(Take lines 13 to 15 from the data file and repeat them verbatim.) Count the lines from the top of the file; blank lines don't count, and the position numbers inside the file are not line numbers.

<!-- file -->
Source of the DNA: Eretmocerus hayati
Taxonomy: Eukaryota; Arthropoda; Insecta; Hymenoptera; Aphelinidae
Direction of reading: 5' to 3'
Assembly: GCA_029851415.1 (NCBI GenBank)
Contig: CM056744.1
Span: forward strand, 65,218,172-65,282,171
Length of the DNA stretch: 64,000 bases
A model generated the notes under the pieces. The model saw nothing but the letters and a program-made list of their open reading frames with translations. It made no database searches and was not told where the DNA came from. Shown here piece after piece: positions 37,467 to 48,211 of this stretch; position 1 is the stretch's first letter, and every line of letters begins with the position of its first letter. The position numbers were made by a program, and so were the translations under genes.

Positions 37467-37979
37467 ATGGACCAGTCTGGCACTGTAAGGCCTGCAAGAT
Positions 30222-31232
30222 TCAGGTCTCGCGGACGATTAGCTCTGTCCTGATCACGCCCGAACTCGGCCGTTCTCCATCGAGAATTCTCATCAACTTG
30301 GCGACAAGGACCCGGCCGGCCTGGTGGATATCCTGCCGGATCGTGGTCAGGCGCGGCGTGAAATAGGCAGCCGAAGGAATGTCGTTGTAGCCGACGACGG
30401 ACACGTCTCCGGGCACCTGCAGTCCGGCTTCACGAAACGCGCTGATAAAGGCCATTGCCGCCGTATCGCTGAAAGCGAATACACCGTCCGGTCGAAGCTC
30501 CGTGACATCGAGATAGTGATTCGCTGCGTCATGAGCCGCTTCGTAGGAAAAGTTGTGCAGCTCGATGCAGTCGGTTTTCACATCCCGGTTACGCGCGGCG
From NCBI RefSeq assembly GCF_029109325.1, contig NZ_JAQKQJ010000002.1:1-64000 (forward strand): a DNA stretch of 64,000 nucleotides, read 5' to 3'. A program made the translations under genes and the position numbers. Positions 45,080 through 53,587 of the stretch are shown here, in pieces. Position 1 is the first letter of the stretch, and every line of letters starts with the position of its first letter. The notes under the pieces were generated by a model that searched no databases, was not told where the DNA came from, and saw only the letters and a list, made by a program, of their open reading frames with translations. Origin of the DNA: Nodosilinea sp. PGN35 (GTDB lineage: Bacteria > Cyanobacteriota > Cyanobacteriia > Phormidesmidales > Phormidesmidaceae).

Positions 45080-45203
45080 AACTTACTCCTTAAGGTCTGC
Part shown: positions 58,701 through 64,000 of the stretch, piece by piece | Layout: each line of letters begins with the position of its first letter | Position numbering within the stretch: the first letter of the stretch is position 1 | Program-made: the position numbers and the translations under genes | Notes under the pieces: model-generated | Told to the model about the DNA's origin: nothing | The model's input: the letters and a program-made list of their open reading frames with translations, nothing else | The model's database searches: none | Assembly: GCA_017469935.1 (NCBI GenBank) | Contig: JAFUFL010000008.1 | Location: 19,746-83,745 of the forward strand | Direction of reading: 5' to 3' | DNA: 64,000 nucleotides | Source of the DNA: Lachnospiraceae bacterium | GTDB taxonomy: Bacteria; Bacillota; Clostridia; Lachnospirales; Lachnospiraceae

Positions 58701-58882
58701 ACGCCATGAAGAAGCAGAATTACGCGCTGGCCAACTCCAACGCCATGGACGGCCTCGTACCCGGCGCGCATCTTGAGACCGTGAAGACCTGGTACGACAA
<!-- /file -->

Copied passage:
30301 GCGACAAGGACCCGGCCGGCCTGGTGGATATCCTGCCGGATCGTGGTCAGGCGCGGCGTGAAATAGGCAGCCGAAGGAATGTCGTTGTAGCCGACGACGG
30401 ACACGTCTCCGGGCACCTGCAGTCCGGCTTCACGAAACGCGCTGATAAAGGCCATTGCCGCCGTATCGCTGAAAGCGAATACACCGTCCGGTCGAAGCTC
30501 CGTGACATCGAGATAGTGATTCGCTGCGTCATGAGCCGCTTCGTAGGAAAAGTTGTGCAGCTCGATGCAGTCGGTTTTCACATCCCGGTTACGCGCGGCG